AirAsia faces controversy over plans for own airport

By Nicholas Ionides

Controversy is brewing in Malaysia over a new airport that looks set to be built for the capital Kuala Lumpur by budget carrier AirAsia and government-linked conglomerate Sime Darby.

In December it was quietly revealed that the government had given approval for AirAsia and Sime Darby to build the new single-runway airport at an area called Labu, not far from the existing flagship Kuala Lumpur International Airport. It will be built on land owned by Sime Darby and the passenger terminal will be managed by AirAsia, which is expected to be the sole operator from it.

State-owned Malaysia Airports, which runs KLIA, is lobbying to stop the new facility from being built. It built a terminal specifically for use by low-cost carriers at KLIA in 2006 and has been proposing to build a much bigger new budget terminal at KLIA.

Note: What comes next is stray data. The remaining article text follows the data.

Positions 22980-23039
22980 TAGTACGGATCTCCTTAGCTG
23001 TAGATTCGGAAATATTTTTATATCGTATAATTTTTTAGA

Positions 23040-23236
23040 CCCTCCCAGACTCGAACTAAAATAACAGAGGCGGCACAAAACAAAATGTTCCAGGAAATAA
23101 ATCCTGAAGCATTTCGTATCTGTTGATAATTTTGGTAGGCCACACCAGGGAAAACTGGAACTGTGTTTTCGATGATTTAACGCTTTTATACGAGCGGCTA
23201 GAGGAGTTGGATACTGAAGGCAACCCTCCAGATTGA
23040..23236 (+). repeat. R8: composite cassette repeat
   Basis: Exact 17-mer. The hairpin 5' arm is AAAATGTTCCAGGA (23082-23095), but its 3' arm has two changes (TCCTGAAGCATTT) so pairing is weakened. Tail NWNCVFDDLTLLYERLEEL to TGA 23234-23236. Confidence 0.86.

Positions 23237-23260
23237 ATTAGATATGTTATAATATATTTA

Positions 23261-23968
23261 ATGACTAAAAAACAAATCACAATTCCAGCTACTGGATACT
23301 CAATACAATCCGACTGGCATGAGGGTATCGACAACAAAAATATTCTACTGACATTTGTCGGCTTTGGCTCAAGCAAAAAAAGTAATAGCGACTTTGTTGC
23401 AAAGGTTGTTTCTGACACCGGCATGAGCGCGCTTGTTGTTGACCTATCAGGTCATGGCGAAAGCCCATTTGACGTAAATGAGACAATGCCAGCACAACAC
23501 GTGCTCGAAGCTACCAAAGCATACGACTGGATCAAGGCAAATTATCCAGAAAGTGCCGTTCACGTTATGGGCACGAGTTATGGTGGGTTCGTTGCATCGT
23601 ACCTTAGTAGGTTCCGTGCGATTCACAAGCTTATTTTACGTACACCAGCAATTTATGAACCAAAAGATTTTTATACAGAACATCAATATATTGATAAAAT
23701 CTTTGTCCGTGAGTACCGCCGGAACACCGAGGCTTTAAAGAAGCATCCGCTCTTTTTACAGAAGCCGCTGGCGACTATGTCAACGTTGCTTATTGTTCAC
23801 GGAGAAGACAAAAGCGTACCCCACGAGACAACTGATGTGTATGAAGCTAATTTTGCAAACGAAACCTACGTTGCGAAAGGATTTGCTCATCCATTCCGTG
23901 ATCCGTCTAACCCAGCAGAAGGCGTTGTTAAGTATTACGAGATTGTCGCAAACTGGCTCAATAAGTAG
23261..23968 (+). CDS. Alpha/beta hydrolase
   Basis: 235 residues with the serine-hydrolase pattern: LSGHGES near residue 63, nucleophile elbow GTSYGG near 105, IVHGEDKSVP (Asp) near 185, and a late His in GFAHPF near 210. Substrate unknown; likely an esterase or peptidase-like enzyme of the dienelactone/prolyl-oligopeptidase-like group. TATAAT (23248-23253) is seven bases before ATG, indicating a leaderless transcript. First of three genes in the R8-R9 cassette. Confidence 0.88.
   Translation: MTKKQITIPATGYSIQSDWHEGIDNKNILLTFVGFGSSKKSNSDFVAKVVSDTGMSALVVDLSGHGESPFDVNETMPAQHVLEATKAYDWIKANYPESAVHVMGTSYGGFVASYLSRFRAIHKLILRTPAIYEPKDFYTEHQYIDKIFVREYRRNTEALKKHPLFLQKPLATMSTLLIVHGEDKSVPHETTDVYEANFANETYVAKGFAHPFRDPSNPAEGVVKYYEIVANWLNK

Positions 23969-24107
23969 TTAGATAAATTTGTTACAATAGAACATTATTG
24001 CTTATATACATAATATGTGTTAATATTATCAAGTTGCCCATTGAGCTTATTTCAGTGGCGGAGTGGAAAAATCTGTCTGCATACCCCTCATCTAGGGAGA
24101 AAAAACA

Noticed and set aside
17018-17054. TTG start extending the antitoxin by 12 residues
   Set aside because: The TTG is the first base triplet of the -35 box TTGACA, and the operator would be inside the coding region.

While Malaysia Airports has been lobbying behind the scenes, other opponents have been going public. Among them is former prime minister Mahathir Mohamad, who has loudly complained about the new airport, saying it is not necessary as there is ample room for expansion at KLIA.

After initially maintaining silence over the project, AirAsia is now defending its plans, blaming the need for the new Labu airport on Malaysia Airports' indecision over when a new budget terminal may be built at KLIA.

Group chief executive Tony Fernandes told local media that plans for the new airport were borne out of "our fear of MAHB's inability to build a terminal in time", and cites frustration at delays to development plans for KLIA.

He added that "we can't afford a delay because a lot of our planes have been bought. We definitely need a bigger place." He says the new airport, to be known as KLIA East@Labu, should be ready for operation early in 2011.

© Reed Business Information 2009

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